The drive to my parents’ house made me feel like I was leaving one reality behind and walking into a new one. It was uncharted territory. I did not know what was going to happen or if all that happened was even real. When we got to my parents' house, family and friends were there to show their support. We found out that the CPS worker had visited my parents' house to talk to them and ask them to take temporarily parental guardianship of my kids until the investigation was over. The kids could not be left alone with me. The feeling of losing not one child, but of possibly losing all three children sent me into panic mode. Everything about the next few hours was blurry. I remember family and friends surrounding us and showing us so much love and support. Brandie, was helping me gather my thoughts and feelings and was pushing me to go lay down and take a minute to breathe, shower and rest. At some point my significant other and I went to lay down to escape the everyone and all their questions. They asked questions that I could not answer, and I didn't know how to answer. Many of their questions were “are you ok,” and “do you need anything.” Everyone said they were here for us. The phone calls and social media comments became very over whelming. I needed to get away for a while!
As I laid in my parents' bed, I got the dreaded phone call that no one wants to get, the call from the coroner. The coroner said, “I performed the autopsy and I have to say it was an accident, but the cause of death is positional asphyxiation.” I asked, “what that does that mean?” He explained that, “it means he aspirated in his sleep.” I just remember screaming, and asking if this was my fault. He repeated that this was an accident and that it was not my fault. When I hung up the phone, I only remember screaming as I collapsed outside. I don’t really remember much beside the feeling of becoming overwhelmingly numb.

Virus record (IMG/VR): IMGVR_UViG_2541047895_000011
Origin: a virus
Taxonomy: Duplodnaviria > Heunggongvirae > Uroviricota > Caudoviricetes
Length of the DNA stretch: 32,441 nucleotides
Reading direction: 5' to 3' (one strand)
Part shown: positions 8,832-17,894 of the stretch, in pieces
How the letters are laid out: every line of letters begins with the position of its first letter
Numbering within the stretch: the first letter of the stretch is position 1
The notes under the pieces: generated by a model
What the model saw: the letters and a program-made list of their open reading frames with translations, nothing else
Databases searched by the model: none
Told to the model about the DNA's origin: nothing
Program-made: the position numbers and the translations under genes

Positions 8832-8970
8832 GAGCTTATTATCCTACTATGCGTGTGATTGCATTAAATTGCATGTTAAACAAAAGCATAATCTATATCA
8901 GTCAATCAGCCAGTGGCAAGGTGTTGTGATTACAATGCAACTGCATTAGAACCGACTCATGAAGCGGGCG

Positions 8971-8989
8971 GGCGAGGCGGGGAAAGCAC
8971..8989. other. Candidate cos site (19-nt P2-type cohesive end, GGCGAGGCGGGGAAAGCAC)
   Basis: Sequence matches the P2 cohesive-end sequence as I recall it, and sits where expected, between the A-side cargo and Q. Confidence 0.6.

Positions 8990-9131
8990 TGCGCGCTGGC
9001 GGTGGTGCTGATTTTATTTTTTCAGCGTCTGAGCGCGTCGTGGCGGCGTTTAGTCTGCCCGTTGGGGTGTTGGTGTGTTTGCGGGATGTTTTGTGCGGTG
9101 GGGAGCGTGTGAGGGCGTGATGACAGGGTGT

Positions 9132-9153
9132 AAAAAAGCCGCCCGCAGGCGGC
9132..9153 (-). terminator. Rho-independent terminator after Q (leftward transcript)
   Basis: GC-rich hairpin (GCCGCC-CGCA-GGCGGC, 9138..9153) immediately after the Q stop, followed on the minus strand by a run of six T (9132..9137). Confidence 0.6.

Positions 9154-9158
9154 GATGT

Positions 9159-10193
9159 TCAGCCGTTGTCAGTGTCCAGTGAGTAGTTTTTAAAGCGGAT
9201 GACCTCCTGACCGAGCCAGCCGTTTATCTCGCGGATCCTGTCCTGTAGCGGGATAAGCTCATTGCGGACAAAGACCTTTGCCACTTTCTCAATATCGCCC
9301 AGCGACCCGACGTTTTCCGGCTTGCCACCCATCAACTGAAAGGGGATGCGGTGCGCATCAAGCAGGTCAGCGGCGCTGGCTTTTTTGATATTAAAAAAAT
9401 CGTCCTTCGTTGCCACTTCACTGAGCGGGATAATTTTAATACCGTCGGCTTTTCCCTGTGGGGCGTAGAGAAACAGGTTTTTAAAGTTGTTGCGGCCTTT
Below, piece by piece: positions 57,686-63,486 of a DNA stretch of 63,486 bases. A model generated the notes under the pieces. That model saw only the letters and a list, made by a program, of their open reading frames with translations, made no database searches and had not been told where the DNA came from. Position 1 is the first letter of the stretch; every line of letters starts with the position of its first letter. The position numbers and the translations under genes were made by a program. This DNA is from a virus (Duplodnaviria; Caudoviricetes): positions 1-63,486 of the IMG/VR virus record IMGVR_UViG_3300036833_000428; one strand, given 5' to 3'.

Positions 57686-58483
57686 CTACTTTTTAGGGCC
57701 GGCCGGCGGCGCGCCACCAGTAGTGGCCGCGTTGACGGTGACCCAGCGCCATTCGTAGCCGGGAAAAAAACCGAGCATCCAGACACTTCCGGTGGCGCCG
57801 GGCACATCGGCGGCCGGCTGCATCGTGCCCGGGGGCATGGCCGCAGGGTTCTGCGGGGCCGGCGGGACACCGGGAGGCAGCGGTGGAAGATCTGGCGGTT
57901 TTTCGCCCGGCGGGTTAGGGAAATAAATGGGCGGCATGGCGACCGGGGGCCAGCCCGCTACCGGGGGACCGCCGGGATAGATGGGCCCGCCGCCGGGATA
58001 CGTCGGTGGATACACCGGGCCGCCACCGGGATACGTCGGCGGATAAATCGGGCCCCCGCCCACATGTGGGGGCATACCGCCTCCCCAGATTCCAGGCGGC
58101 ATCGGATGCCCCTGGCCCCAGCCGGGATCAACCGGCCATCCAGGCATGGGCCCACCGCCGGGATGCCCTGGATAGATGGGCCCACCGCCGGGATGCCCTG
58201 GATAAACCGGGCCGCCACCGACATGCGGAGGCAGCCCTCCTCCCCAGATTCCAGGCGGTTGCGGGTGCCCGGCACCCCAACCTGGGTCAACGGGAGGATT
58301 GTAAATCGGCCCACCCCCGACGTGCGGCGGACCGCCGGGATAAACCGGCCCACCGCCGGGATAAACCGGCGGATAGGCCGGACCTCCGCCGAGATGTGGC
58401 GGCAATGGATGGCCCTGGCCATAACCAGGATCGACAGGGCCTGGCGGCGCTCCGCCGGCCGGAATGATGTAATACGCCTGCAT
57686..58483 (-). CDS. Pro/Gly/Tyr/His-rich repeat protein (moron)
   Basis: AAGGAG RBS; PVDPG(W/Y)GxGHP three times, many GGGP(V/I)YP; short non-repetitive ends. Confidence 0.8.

Later, I asking where we were going to have the funeral. We knew right away that we wanted to have it at the same church that we had my grandfather’s funeral six months earlier. They said we could meet with the funeral home that night and start making arrangements. My grandmother helped my significant other and I plan, because we had no idea where to start. She contacted the funeral home and asked when we could come and pick out a casket. We were scheduled to go the following day.
Sleeping that night was very hard. I was still numb, and kept hoping everything was a dream. I had so many emotions running through my head, I tossed and turned all night long.
The next morning, we got up and met everyone at the funeral home. I did not do a lot of talking. I just sat there numb and emotionless. I don’t believe there was one thought running through my head. When they spoke to us about caskets we were informed that they had two sizes and they would like for us to look at both. We opted out of picking one and we asked that they do it. They said that they would pick the size that was a better fit for him. They also asked us if we would like to bring him an outfit to wear for the service and recommended that we bring a hat just in case. I was confused as to why he would need a hat. Jaxon had never worn a hat. I decided to ask what the hat was for. They told me how an autopsy is performed on an infant, and after hearing this I remember feeling sick. I wanted to leave.
Once we finished with the funeral home we went to the church to meet with the pastor. I don’t have any memory of what was said there. I do know that my grandmother did a lot of the talking, and I did an occasional “that is fine,” or “ok.”
We had three days to plan a funeral that we were not ready for. When we left the church my significant other and I went to town to pick out Jaxon's clothes for the service. I did not want to go into the store. By this time everyone in town knew what happened. I felt like I was being judged for being out in public, with my strong face on, despite the fact that I was screaming on the inside to WAKE UP from this nightmare.
When we got to the store I was ready to get in and get out, but I did not know what I was looking for, nor did I want to look for the clothes that my son would be buried in. Walking in the store triggered my anxiety and I thought everyone was judging us, and whispering that I hurt my child and should be in jail. I retreated to the comforts of the foggy numbness I had been experiencing. After we left the store, we took the outfit to the funeral home and I went back to my parents' house.
When I laid down to try and rest, I couldn’t help but realize that my whole family’s lives had been knocked upside down and that I needed to be there for them. I got up and sat with my niece. We talked about everything that had happened and how she was feeling. To my surprise we had both been experiencing the same numb feeling, and I found out that this was what everyone was feeling. This is when it sunk in that our reality was a nightmare.